A consistent theme during the French-Algerian War was riot and revolt by the people. Famous battles and riots include the Week of the Barricades, the Paris Massacre, and the Oran Massacre. These events shaped the course of the war. Although the Algerian War is known for murder and torture of civilians, the people never stopped resisting. Each revolt brought the Algerian people closer to independence.
The first major riot of the war was the Week of the Barricades. It began in January 1960 with an interview published in a German newspaper, featuring French General Massu criticizing de Gaulle. As a result, Massu was fired immediately and removed from Algiers. The Pied-Noirs, who were people of European ancestry living in Algeria, did not agree with Massu’s dismissal. The Barricades were started by two students, a lawyer, and a cafe owner. The rioters seized government buildings and set up barricades in the city. Within the first day, twenty were killed and dozens were wounded. Gradually over the course of a few days, the people dispersed and surrendered to the threat of military interference. Only the organizers of the revolt were punished and arrested (“Algerian War: Background and Events”).
The Paris Massacre of October 1961 occurred almost two years after the Week of the Barricades. This massacre began with the installation of a curfew for all French Muslims living in Paris. The curfew was introduced by police chief Maurice Papon, and it prevented French Muslims from leaving their houses after 8:30 p.m. In response, the National Liberation Front (FLN) organized a general strike against the curfew (Ruedy). On the night of October 17, 30,000 French Muslim protestors gathered near the Seine River to boycott the curfew. Despite this peaceful protest, Paris police began beating and firing on the unarmed demonstrators. The police allegedly threw people into the Seine after beating them, causing many to drown. There is much dispute as to how many were killed in this massacre, but it is estimated that between 40 to 400 French Muslims were killed by the French military that night (Abidor).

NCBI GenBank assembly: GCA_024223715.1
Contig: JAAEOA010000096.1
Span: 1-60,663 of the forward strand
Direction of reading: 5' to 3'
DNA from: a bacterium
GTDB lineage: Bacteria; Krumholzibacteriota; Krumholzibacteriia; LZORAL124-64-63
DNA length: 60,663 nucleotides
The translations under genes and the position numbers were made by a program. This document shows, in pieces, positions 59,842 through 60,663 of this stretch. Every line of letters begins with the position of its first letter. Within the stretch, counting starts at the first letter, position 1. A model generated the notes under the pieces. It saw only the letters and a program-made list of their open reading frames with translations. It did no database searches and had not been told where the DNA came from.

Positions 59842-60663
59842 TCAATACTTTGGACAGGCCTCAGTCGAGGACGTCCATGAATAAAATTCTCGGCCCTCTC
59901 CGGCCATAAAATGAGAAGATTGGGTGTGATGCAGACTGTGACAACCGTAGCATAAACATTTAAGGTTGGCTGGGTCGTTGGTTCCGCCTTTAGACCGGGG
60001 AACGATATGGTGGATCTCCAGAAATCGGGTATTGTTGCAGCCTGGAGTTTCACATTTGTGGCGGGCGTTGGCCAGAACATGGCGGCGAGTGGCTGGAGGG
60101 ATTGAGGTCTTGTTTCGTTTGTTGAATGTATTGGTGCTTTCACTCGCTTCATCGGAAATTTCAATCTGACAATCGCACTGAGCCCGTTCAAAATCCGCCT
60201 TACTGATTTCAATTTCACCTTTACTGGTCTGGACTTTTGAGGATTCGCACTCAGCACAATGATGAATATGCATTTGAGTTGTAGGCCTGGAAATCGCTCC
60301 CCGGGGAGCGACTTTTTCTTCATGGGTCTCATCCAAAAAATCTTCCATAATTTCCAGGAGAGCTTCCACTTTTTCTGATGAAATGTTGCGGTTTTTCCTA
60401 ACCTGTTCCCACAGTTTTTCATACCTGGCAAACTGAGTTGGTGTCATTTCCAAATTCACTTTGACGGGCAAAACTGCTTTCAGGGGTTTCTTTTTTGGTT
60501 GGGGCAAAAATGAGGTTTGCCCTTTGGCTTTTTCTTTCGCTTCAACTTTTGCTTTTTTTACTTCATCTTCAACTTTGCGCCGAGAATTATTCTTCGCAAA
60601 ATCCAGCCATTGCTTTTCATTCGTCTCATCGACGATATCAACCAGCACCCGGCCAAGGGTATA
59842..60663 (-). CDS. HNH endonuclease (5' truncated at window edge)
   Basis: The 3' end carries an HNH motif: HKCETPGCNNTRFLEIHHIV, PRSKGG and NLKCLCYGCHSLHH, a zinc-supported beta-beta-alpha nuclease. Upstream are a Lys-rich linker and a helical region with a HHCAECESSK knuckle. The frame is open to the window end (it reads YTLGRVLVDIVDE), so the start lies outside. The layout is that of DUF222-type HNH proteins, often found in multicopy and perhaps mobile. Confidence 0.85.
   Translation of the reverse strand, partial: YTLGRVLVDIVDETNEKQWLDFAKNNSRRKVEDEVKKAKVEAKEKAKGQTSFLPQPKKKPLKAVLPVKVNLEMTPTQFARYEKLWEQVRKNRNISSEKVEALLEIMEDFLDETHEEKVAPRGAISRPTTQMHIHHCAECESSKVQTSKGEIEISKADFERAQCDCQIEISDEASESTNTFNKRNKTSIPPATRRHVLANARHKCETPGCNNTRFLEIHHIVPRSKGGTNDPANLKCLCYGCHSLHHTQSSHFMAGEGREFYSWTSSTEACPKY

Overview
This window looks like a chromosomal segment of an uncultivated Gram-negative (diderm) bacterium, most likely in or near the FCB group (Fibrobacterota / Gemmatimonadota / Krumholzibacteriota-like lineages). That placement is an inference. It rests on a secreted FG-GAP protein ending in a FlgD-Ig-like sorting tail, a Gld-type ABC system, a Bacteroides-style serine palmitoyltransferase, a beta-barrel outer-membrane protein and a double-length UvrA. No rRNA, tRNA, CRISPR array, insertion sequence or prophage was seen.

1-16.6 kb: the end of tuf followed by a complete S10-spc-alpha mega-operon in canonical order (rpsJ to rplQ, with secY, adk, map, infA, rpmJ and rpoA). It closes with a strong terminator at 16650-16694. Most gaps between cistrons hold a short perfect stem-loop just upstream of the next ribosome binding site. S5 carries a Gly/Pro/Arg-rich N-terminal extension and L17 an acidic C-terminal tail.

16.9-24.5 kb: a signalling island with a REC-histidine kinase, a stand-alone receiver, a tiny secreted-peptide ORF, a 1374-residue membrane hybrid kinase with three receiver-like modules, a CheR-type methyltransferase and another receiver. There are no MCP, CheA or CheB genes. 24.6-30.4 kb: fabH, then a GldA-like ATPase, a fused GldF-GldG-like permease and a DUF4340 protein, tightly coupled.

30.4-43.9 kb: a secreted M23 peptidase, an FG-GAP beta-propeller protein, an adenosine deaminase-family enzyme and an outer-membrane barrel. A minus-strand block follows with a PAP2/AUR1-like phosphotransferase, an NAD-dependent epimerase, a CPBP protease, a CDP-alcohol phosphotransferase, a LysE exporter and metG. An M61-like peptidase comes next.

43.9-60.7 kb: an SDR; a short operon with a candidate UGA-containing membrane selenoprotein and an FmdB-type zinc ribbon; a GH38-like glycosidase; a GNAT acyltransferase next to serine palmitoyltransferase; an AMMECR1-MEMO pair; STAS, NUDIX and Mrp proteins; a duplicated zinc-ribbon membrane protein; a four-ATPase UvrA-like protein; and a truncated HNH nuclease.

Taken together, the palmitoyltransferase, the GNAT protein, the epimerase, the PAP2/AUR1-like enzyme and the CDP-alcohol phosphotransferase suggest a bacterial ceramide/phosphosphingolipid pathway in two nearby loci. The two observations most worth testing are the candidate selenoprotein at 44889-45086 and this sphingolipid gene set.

The last major revolt of the war occurred after the signing of the Evian Accords, which was an agreement between France and Algeria to end the war, signed on March 18, 1962. This agreement detailed aspects such as rights of Algerian citizens, prisoner releases, a formal ceasefire between the two countries, and the withdrawl of French forces over the course of two years. The Accords also officially named Algeria independent(“Algerian War”).
On July 5, 1962, de Gaulle declared that Algeria was officially independent. However, this date also marked the last major revolt of the war: the Oran Massacre. After independence was announced, hundreds of armed people entered the city of Oran, which was known to have a high population of Europeans, who generally disagreed with Algeria’s independence. The attackers lynched and tortured European men, women, and children for several hours. Eventually the French Gendarmerie stopped the violence, but the death toll is estimated to be anywhere from 95 to 3,500 deaths (“Algerian War”).
The riots and revolts of the Algerian War are interesting because a wide span of social classes participated in them. This is especially seen in the Week of the Barricades, which was started by two students, a lawyer, and a cafe owner. The events of the war were shaped in part by the rioters, which symbolizes that it is possible for anyone to change the course of history.
Abidor, Mitch. “The Massacre of October 17, 1961 by Mitch Abidor.” The Massacre of October 17, 1961 by Mitch Abidor. Web. 29 Oct. 2013. <http://www.marxists.org/history/algeria/1961/oct-17-1961.htm>.
“Algerian War.” Europe Since 1914: Encyclopedia of the Age of War and Reconstruction. Ed. John Merriman and Jay Winter. Vol. 1. Detroit: Charles Scribner’s Sons, 2006. 55-63. Gale Virtual Reference Library. Web. 29 Nov. 2013.
“Algerian War: Background and Events.” Triposo. N.p., 2013. Web. 27 Nov. 2013.
Ruedy, John. “Algerian War of Independence.” Encyclopedia of the Modern Middle East and North Africa. Ed. Philip Mattar. 2nd ed. Vol. 1. New York: Macmillan Reference USA, 2004. 136-139. Gale Virtual Reference Library. Web. 29 Nov. 2013.